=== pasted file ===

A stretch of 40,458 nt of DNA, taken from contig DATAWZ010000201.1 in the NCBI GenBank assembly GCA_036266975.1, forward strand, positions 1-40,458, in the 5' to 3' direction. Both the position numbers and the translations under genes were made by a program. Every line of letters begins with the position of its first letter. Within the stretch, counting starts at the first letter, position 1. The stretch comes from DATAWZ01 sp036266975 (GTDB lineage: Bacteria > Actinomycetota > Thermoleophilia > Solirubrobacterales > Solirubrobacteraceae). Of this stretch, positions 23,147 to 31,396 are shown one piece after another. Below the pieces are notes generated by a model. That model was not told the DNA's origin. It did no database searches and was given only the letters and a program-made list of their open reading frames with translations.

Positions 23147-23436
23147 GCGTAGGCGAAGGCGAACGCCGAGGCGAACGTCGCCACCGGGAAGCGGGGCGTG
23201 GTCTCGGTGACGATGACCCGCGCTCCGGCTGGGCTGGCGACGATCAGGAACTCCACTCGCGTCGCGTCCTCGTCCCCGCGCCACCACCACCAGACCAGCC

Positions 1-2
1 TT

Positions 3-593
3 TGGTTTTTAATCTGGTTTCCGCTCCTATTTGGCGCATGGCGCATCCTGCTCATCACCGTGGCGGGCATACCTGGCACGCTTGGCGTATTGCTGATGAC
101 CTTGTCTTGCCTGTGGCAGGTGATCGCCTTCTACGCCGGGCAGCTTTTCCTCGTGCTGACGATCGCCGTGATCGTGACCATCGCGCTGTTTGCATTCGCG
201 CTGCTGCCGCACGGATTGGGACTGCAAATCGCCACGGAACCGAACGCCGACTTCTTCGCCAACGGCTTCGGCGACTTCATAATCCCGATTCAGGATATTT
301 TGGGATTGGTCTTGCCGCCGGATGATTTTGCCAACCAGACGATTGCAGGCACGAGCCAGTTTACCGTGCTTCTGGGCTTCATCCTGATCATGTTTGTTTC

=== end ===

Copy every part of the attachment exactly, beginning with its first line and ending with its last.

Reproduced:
A stretch of 40,458 nt of DNA, taken from contig DATAWZ010000201.1 in the NCBI GenBank assembly GCA_036266975.1, forward strand, positions 1-40,458, in the 5' to 3' direction. Both the position numbers and the translations under genes were made by a program. Every line of letters begins with the position of its first letter. Within the stretch, counting starts at the first letter, position 1. The stretch comes from DATAWZ01 sp036266975 (GTDB lineage: Bacteria > Actinomycetota > Thermoleophilia > Solirubrobacterales > Solirubrobacteraceae). Of this stretch, positions 23,147 to 31,396 are shown one piece after another. Below the pieces are notes generated by a model. That model was not told the DNA's origin. It did no database searches and was given only the letters and a program-made list of their open reading frames with translations.

Positions 23147-23436
23147 GCGTAGGCGAAGGCGAACGCCGAGGCGAACGTCGCCACCGGGAAGCGGGGCGTG
23201 GTCTCGGTGACGATGACCCGCGCTCCGGCTGGGCTGGCGACGATCAGGAACTCCACTCGCGTCGCGTCCTCGTCCCCGCGCCACCACCACCAGACCAGCC

Positions 1-2
1 TT

Positions 3-593
3 TGGTTTTTAATCTGGTTTCCGCTCCTATTTGGCGCATGGCGCATCCTGCTCATCACCGTGGCGGGCATACCTGGCACGCTTGGCGTATTGCTGATGAC
101 CTTGTCTTGCCTGTGGCAGGTGATCGCCTTCTACGCCGGGCAGCTTTTCCTCGTGCTGACGATCGCCGTGATCGTGACCATCGCGCTGTTTGCATTCGCG
201 CTGCTGCCGCACGGATTGGGACTGCAAATCGCCACGGAACCGAACGCCGACTTCTTCGCCAACGGCTTCGGCGACTTCATAATCCCGATTCAGGATATTT
301 TGGGATTGGTCTTGCCGCCGGATGATTTTGCCAACCAGACGATTGCAGGCACGAGCCAGTTTACCGTGCTTCTGGGCTTCATCCTGATCATGTTTGTTTC